As the 3D printer revolution picks up speed, the price of the machines is beginning to drop—but shelling out several hundred bucks for a desktop printer is still out of the reach of many would-be enthusiasts. That did not stop one truly innovative and tech savvy individual from creating their own version of the device. Using what he had on hand, Matthew Kreuger constructed a printer with a set of LEGOs that uses hot glue as a feedstock. The prototype is a fully functional, NXT powered 3D printer roughly based on the Makerbot and cost its creator almost nothing to fabricate.
Certainly a feat of great ingenuity, Kreuger admits that the LEGObot still has a couple of limitations. He has to rely on friends to provide additional parts that he did not already own to complete the printer, and due to his lack of programming skills every function has to be manually programmed through the NXT software. The extruder is made from a hot glue gun because that is what was available, and the glue itself has few practical uses as a medium. However, he is working towards building a filament extruder that can recycle milk bottles into plastic material for the LEGObot. Kreuger is also on the hunt for a g-code interpreter to replace the NXT language which is not as open-source. Further iterations of the machine will also fix a slight wobble in the X and Y axis and find a way to avoid having to turn the extruder on and off by hand.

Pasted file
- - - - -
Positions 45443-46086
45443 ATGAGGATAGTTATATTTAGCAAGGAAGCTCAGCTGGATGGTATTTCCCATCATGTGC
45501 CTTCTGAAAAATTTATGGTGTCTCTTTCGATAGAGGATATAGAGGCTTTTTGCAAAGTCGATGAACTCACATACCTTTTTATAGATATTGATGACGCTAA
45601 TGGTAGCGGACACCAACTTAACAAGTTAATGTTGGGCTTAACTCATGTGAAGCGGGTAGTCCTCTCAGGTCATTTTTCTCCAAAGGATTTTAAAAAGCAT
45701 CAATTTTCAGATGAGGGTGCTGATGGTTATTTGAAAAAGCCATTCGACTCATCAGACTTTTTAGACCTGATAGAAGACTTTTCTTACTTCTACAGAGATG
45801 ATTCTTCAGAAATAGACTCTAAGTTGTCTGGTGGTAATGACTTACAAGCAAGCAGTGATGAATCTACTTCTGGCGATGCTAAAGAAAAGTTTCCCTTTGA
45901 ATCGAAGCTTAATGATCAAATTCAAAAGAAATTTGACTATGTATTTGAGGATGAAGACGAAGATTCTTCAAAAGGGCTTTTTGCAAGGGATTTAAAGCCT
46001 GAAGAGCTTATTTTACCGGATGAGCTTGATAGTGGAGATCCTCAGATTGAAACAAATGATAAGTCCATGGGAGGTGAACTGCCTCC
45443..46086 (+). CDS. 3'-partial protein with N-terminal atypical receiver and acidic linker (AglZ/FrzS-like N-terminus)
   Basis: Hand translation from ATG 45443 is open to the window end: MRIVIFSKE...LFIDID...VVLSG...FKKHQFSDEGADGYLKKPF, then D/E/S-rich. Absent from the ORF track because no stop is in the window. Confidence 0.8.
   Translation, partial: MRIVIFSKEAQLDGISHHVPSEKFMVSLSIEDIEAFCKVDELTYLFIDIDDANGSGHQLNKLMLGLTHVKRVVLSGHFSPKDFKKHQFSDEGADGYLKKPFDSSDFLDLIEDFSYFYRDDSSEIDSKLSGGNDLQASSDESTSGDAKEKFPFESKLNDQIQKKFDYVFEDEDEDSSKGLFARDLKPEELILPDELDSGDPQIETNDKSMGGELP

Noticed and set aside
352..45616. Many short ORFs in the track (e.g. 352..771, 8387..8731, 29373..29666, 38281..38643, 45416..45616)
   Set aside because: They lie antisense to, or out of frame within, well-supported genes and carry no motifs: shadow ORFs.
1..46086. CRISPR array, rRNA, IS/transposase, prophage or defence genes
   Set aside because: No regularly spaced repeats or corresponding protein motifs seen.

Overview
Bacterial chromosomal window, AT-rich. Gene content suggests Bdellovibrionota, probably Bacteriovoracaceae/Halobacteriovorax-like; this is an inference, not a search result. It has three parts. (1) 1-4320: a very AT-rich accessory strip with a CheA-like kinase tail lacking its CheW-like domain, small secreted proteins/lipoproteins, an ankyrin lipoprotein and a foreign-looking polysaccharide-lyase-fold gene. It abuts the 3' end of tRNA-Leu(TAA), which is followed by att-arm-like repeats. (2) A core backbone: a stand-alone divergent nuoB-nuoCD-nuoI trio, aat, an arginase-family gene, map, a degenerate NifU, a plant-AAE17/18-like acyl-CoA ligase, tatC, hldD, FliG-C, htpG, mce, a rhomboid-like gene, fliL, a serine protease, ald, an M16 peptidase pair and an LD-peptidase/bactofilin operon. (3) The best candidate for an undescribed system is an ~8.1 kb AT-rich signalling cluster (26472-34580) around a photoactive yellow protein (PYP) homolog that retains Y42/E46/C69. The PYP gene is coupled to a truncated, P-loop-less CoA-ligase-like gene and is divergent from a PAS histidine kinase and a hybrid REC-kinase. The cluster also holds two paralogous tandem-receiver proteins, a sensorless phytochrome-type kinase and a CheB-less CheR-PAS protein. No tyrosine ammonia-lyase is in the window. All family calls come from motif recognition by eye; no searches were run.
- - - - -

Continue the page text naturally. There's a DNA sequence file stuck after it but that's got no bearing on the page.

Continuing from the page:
LEGO lovers and 3D printer aficionados can check out a his project on Instructables.